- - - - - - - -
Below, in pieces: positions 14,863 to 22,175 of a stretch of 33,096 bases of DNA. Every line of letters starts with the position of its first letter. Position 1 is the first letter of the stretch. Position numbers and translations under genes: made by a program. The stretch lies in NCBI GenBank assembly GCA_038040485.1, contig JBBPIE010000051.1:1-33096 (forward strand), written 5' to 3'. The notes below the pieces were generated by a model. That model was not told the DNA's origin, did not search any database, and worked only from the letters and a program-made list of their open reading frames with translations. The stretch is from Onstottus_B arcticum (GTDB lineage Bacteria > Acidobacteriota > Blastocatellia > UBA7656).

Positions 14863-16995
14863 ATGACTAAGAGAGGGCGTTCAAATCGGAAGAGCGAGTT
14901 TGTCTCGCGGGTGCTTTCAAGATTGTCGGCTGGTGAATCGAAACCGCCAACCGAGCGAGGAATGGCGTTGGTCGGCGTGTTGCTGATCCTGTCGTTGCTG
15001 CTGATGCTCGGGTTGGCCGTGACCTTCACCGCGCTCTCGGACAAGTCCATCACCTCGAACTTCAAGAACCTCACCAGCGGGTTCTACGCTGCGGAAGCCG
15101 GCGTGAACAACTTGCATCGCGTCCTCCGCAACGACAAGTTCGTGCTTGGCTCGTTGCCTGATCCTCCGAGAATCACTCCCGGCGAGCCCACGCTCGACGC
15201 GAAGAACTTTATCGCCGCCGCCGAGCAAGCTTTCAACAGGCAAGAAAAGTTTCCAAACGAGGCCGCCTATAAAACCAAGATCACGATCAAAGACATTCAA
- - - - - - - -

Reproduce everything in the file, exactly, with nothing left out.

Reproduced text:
Below, in pieces: positions 14,863 to 22,175 of a stretch of 33,096 bases of DNA. Every line of letters starts with the position of its first letter. Position 1 is the first letter of the stretch. Position numbers and translations under genes: made by a program. The stretch lies in NCBI GenBank assembly GCA_038040485.1, contig JBBPIE010000051.1:1-33096 (forward strand), written 5' to 3'. The notes below the pieces were generated by a model. That model was not told the DNA's origin, did not search any database, and worked only from the letters and a program-made list of their open reading frames with translations. The stretch is from Onstottus_B arcticum (GTDB lineage Bacteria > Acidobacteriota > Blastocatellia > UBA7656).

Positions 14863-16995
14863 ATGACTAAGAGAGGGCGTTCAAATCGGAAGAGCGAGTT
14901 TGTCTCGCGGGTGCTTTCAAGATTGTCGGCTGGTGAATCGAAACCGCCAACCGAGCGAGGAATGGCGTTGGTCGGCGTGTTGCTGATCCTGTCGTTGCTG
15001 CTGATGCTCGGGTTGGCCGTGACCTTCACCGCGCTCTCGGACAAGTCCATCACCTCGAACTTCAAGAACCTCACCAGCGGGTTCTACGCTGCGGAAGCCG
15101 GCGTGAACAACTTGCATCGCGTCCTCCGCAACGACAAGTTCGTGCTTGGCTCGTTGCCTGATCCTCCGAGAATCACTCCCGGCGAGCCCACGCTCGACGC
15201 GAAGAACTTTATCGCCGCCGCCGAGCAAGCTTTCAACAGGCAAGAAAAGTTTCCAAACGAGGCCGCCTATAAAACCAAGATCACGATCAAAGACATTCAA